MTVA: – Prime Minister, it’s very hot! Let’s first of all ask you about the summit. Once again migration will be a priority topic, but the quotas aren’t on the agenda; the only things on the agenda are those which sound quite favourable from a Hungarian point of view. Do you agree?
– That’s the way things stand now at three o’clock in the afternoon, but Brussels is a place where you have to be constantly alert: things can happen at any time. Until the meeting is over, Central Europeans of our ilk had better be alert, and participate in the talks with sharpened senses. Indeed, as things stand at this point in time, the joint resolution which we’re planning to adopt – which we hope will not be a blank piece of paper, but will also be followed by action – will concentrate on the external dimension of the migrant issue, rather than on how to handle that which we already have inside the EU: it will concentrate on how to prevent the entry of those who we don’t want to see here. This is called the external dimension, and in that area it’s easy to come to an understanding. This is because the majority of countries – not all of them, but a great many countries – agree that we should go down to Libya, we should go to the northern or the southern border of Libya, and should set up refugee camps there. There we should separate refugees from economic migrants, and there we should conduct the relevant legal procedures and counter-terrorism screening. Following this, entry to the territory of the EU should be allowed only to those people who have undergone all these procedures and who we know don’t pose a threat to the security of the European people: those whose identities are known, and whose aims in coming to Europe are known. It’s easier to come to an understanding on this than on the issue – on which there’s no agreement – of the Western countries wanting to get rid of the migrants they let in without good reason, by distributing them among those countries – such as Hungary – which chose to defend themselves and didn’t let the migrants in. We’ll never be able to come to an agreement on that, so we should work on the issues where we can agree. These are the guidelines for today’s meeting, and I think this is a wise decision.
– Prime Minister, there will be a vote in Parliament tomorrow about an issue which is important for the Government: the legislation on political billboards. Is it a problem that you won’t be able to attend that vote? Won’t they miss your vote tomorrow?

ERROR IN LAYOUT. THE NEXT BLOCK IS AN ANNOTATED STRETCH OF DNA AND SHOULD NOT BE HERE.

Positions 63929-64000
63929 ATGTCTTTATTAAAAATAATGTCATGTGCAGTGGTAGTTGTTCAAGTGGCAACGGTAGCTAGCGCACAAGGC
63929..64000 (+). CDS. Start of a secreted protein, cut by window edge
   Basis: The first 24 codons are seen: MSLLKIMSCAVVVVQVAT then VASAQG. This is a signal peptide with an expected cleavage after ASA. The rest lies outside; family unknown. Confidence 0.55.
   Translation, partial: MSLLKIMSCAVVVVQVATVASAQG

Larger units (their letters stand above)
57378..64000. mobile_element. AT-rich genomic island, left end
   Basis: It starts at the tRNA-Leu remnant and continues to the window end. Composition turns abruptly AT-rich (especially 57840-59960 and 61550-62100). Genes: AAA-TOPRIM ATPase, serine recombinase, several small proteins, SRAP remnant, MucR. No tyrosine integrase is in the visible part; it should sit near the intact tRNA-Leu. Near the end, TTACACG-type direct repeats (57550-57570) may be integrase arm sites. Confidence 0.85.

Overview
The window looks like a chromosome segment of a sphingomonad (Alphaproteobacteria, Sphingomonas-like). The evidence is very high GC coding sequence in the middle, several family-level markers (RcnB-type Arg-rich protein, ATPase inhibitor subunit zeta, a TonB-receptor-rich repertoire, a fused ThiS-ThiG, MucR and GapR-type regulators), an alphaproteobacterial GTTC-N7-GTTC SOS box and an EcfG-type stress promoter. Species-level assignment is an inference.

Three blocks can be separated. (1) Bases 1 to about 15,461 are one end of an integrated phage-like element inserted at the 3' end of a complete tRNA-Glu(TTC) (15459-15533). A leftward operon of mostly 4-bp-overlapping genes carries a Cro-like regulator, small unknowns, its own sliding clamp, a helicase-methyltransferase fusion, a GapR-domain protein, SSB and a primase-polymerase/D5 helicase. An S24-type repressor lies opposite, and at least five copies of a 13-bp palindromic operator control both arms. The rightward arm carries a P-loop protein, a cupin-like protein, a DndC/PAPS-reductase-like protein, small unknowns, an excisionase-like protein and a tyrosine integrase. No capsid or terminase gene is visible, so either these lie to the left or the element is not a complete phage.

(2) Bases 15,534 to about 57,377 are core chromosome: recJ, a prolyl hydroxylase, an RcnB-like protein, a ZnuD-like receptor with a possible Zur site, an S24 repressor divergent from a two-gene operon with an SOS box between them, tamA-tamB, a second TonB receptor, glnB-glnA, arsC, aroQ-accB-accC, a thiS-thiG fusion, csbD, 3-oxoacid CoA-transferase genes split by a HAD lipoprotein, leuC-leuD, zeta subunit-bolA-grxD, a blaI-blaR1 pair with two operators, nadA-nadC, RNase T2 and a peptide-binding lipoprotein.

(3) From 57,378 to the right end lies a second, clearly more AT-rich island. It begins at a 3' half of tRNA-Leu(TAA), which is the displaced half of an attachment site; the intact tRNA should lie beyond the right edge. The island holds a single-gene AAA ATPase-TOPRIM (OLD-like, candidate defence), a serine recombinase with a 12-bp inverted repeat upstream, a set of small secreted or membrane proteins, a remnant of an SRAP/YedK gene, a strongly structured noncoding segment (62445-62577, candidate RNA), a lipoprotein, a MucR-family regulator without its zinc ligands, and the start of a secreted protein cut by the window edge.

– Well, Fidesz has a parliamentary group leader. This bill was not submitted by the Government. If the Government had presented it, I think I should be at home, but this isn’t a government motion: this is an affair concerning the political parties. It’s being submitted through the parliamentary groups. I have an opinion on this: I believe that the party financing corruption scandals which we are subjected to nowadays must be ended, and we can put an end to them if we have clear laws. So if I were at home, I would vote for this motion presented by Members of Parliament. I have a parliamentary group leader, I come under his direction, and I’m required to abide by his instructions; so if Lajos Kósa instructs me to go home, naturally I’ll go home. But when I left, he said that this is not likely to happen.
– Tomorrow morning there’ll be a very important meeting between the French president and the Visegrád countries. There are some very sharply conflicting interests, as a number of measures in the pipeline can be seen as serving market protection, and may detrimentally affect Hungary, among others. What do you expect?
– Well, the French president is indeed “the new kid on the block”: he’s coming to his first summit. We’ll check him out, we’ll get to know him, and I’m sure that he’s got ideas. There are some veterans here, however, who… There are some leaders here who have been in their jobs for more than ten years, and he’ll obviously find his way around. His entrance hasn’t been too promising, as yesterday he thought that the best way of showing friendship was by immediately taking a swing at the Central European countries. That’s not the way we do things here, but I’m sure that he, too, will learn the ropes. Thank you very much.